New signs chart Liversedge area

Boundary: David Durrans (left) and Max Rathmell at the A638 sign.
Boundary: David Durrans (left) and Max Rathmell at the A638 sign.

Thousands of residents in the Spen Valley have Liversedge in their address, but few know where it actually starts and finishes.

Last week, Spen Valley Civic Society celebrated the installation of signs on five main roads, marking the boundaries of Liversedge.

Civic society president David Durrans said: “We are very pleased that Kirklees Council has agreed with the Civic Society’s request for signs.

“Long before the development of Cleckheaton and Heckmondwike, Liversedge was the most important place in the Spen Valley, a historic ‘township’ which contained two manors.”

The society’s chairman Max Rathmell thanked Kirklees Council and ward councillors for supporting the initiative as the signs were unveiled.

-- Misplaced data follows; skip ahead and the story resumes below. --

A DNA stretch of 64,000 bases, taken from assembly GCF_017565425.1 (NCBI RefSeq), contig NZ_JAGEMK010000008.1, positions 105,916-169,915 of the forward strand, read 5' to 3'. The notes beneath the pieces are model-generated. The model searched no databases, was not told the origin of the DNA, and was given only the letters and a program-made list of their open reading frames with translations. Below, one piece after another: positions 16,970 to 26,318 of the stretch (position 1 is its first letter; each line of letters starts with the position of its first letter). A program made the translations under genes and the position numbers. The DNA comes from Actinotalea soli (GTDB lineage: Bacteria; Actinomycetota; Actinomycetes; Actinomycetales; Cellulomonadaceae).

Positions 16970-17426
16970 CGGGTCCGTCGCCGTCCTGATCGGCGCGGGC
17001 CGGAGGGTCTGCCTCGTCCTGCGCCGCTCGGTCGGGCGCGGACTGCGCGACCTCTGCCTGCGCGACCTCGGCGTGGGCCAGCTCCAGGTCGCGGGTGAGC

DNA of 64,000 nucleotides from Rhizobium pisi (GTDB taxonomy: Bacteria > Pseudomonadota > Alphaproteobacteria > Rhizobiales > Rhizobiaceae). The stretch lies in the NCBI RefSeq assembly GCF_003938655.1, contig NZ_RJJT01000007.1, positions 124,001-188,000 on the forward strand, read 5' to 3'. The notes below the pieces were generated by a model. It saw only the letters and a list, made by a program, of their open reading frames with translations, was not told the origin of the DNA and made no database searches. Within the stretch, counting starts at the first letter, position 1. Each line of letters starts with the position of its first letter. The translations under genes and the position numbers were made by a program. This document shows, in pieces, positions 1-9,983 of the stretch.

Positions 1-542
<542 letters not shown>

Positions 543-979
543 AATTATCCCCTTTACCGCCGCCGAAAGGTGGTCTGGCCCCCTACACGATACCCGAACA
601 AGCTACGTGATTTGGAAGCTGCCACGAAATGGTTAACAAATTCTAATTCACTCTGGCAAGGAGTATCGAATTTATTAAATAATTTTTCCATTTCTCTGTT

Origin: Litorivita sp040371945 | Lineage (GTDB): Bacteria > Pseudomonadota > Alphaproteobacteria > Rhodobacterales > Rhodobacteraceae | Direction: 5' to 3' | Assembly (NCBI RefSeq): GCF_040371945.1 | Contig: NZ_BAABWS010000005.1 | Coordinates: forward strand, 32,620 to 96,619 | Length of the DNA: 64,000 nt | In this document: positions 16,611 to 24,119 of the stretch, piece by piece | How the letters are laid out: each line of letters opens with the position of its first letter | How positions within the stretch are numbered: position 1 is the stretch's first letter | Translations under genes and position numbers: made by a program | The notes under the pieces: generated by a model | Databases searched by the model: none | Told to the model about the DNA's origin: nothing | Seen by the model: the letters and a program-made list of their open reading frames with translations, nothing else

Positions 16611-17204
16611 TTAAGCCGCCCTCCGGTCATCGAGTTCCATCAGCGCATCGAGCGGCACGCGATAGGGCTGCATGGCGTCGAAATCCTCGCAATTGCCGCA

He said: “Liversedge was so prosperous and important that after the Norman invasion in 1066. William the Conqueror gave Liversedge to his knight Sir Ilbert de Lacey, as a reward.

“Liversedge Robert (now Roberttown and Norristhorpe) came under the rule of Robert de Liversidge and his descendants the Neville family. They resided at Liversedge Hall, which you can still see on Liversedge Hall Lane.

“Their hounds were kept in kennels at Norristhorpe, (still called “Doggus” by locals) and their deer park for hunting was the area around Liversedge Park Farm and Ponderosa.

“Other parts of Liversedge were Liversedge Essolf, (or ‘Long Liversedge’) – now Hightown, and Little Liversedge – now Littletown.

“The Lord of the Manor at Liversedge Essolf lived in Lower Hall, which was off Halifax Road (now the site of a newsagents and Lower Hall Lane).

“All that’s left of the old village centre are two stones which were the stocks.”